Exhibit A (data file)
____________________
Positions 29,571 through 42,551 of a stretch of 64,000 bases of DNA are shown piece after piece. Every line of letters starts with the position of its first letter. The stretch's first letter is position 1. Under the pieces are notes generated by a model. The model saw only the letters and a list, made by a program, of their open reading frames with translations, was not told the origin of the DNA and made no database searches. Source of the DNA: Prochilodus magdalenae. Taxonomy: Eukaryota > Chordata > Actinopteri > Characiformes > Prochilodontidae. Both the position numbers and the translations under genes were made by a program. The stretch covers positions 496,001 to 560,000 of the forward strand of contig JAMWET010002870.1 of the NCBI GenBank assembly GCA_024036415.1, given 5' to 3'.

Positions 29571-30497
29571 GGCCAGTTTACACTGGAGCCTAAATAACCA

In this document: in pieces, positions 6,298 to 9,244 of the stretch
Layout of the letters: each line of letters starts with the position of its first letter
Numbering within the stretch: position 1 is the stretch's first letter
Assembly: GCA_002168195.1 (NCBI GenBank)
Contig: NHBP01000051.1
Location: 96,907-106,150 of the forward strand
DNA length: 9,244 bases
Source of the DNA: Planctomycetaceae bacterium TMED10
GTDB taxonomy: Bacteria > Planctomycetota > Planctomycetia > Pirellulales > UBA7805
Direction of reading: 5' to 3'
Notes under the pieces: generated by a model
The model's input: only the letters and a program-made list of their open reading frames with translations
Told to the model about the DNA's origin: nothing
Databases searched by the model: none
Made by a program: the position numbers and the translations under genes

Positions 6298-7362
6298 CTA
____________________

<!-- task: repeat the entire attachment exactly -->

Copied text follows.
Positions 29,571 through 42,551 of a stretch of 64,000 bases of DNA are shown piece after piece. Every line of letters starts with the position of its first letter. The stretch's first letter is position 1. Under the pieces are notes generated by a model. The model saw only the letters and a list, made by a program, of their open reading frames with translations, was not told the origin of the DNA and made no database searches. Source of the DNA: Prochilodus magdalenae. Taxonomy: Eukaryota > Chordata > Actinopteri > Characiformes > Prochilodontidae. Both the position numbers and the translations under genes were made by a program. The stretch covers positions 496,001 to 560,000 of the forward strand of contig JAMWET010002870.1 of the NCBI GenBank assembly GCA_024036415.1, given 5' to 3'.

Positions 29571-30497
29571 GGCCAGTTTACACTGGAGCCTAAATAACCA

In this document: in pieces, positions 6,298 to 9,244 of the stretch
Layout of the letters: each line of letters starts with the position of its first letter
Numbering within the stretch: position 1 is the stretch's first letter
Assembly: GCA_002168195.1 (NCBI GenBank)
Contig: NHBP01000051.1
Location: 96,907-106,150 of the forward strand
DNA length: 9,244 bases
Source of the DNA: Planctomycetaceae bacterium TMED10
GTDB taxonomy: Bacteria > Planctomycetota > Planctomycetia > Pirellulales > UBA7805
Direction of reading: 5' to 3'
Notes under the pieces: generated by a model
The model's input: only the letters and a program-made list of their open reading frames with translations
Told to the model about the DNA's origin: nothing
Databases searched by the model: none
Made by a program: the position numbers and the translations under genes

Positions 6298-7362
6298 CTA